After expanding by close to 4% in 2007, output of injection molded packaging will expand by at least another 4% to 5% in 2008.

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After expanding by close to 4% in 2007, output of injection molded packaging will expand by at least another 4% to 5% in 2008. The strongest growth will continue to be in food and beverage packaging, such as caps and closures. The residential construction sector will remain sluggish for most of 2008, and this will continue to inhibit demand for products such as molded pails.

 

OIL PRICES, FOOD PROFITS

Several factors will affect overall demand for plastics packaging this year, but none are more important than the price of crude oil. Its price correlates closely with the price of resins, and resin costs are the largest input in the total cost of manufacturing most types of packaging. At present, both crude oil and resin costs are quite high, but the supply/demand fundamentals indicate a gradual downtrend in these prices for most of 2008.

Another factor that will greatly affect the market for plastics packaging is the trend in profits for the food and beverage industry. Traditionally, food industry profits also correlate closely with the price of energy because the processes involved in producing, shipping, and storing food products are all very energy-intensive. However, this relationship between energy prices and food industry profits has diminished, largely because of recent technological advances in plastics packaging. The result is that the food industry has enjoyed record profits in the past few years despite the fact that energy prices have steadily increased.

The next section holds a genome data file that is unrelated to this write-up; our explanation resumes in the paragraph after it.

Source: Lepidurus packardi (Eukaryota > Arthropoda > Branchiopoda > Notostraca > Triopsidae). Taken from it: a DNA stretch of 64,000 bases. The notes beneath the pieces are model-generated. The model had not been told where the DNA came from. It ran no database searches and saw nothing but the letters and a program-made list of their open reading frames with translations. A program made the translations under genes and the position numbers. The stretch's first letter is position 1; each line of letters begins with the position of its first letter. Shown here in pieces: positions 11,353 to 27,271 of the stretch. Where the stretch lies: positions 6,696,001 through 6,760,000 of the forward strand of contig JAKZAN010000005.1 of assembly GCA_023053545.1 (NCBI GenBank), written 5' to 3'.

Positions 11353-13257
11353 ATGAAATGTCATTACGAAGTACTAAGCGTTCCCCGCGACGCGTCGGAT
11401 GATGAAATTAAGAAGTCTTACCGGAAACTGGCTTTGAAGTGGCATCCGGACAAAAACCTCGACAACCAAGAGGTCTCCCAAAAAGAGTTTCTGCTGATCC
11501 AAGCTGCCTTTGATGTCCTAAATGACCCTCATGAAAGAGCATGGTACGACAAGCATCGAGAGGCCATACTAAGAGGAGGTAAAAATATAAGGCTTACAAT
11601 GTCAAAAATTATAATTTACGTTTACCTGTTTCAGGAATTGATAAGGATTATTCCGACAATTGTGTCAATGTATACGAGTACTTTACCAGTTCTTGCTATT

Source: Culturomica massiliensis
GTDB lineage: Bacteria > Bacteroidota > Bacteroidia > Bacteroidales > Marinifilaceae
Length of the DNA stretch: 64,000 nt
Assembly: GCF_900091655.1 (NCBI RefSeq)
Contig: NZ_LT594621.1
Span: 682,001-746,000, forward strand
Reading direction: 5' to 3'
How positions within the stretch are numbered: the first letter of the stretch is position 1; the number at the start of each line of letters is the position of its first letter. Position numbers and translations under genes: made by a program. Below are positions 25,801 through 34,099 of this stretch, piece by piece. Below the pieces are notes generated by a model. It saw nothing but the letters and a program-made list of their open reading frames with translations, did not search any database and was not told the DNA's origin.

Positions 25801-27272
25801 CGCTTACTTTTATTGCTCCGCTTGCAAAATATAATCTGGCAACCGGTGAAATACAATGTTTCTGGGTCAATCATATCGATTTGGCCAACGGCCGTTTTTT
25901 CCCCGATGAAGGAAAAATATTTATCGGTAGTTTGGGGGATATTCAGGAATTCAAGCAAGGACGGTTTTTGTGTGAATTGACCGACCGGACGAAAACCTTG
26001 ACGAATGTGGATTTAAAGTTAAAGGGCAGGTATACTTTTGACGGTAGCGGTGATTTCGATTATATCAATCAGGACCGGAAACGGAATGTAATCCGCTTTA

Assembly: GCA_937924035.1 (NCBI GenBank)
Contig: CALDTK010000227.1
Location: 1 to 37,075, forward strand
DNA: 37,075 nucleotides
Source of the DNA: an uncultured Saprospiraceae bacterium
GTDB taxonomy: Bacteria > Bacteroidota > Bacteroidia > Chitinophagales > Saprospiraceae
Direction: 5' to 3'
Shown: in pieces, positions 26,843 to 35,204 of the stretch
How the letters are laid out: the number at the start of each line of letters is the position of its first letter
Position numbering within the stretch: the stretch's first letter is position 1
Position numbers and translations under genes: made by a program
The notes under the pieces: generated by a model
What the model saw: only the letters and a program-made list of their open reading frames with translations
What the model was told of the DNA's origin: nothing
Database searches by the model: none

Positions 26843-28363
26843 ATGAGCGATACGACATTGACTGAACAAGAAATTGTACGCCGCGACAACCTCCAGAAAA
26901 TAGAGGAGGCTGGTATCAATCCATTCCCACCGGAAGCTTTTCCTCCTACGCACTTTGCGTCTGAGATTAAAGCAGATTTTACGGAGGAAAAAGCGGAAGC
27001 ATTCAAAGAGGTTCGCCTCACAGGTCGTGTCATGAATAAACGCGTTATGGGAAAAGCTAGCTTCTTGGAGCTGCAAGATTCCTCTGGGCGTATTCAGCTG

After a gratifying gain of 15% in 2007, profits for the food industry will rise another 5% to 7% in 2008. This will provide plenty of incentive for the development of new food and beverage products, many of which will be put into newly designed plastic packages.

The food industry is one of the largest end-markets for plastics, but the trend in the whole retail sector is another good indicator of future demand for packaging. For instance, the cosmetics and healthcare industries have also benefited from improvements in plastics packaging, and retail sales in these two sectors will continue to enjoy above-average growth. After expanding by more than 7% in 2006, overall growth in U.S. retail sales (excluding autos) decelerated to just over 4% in 2007. Growth will hold close to 4% during the first half of 2008 but will start to pick up in the second half. By this year’s end, growth in retail sales will be right at the long-term average of 5%.

 

LONG-TERM TRENDS

So while the cyclical indicators such as retail sales and food industry profits portend another year of solid growth in the near-term demand for plastics packaging, a couple of long-term trends also bode well for this industry. The first is energy prices. Plastics packaging is typically much less-energy intensive to manufacture than are products made from glass or aluminum. And because plastics also tend to weigh less, these products cost less to ship. Recent technological advances such as thin-wall molding have enhanced this advantage.

Lower shipping costs are becoming increasingly important because of a second long-term trend: The volume of products being shipped is increasing. Some of this is due to changes in the wholesale distribution system in this country (i.e., the “big box” stores), and some is due to the rapid growth of online purchases. The growth in these market sectors has increased demand for packaging that enhances storage and shipping stability. It has also promoted use of products that improve both security and inventory tracking controls. A computer chip embedded in the packaging is one example of this type of product.

 

About the author

Bill Wood, an independent economist specializing in the plastics industry, heads up Mountaintop Economics & Research, Inc. in Greenfield, Mass. He can be contacted by e-mail at BillWood@PlasticsEconomics.com. His monthly Injection Molding and Extrusion Business Indexes are available at www.ptonline.com.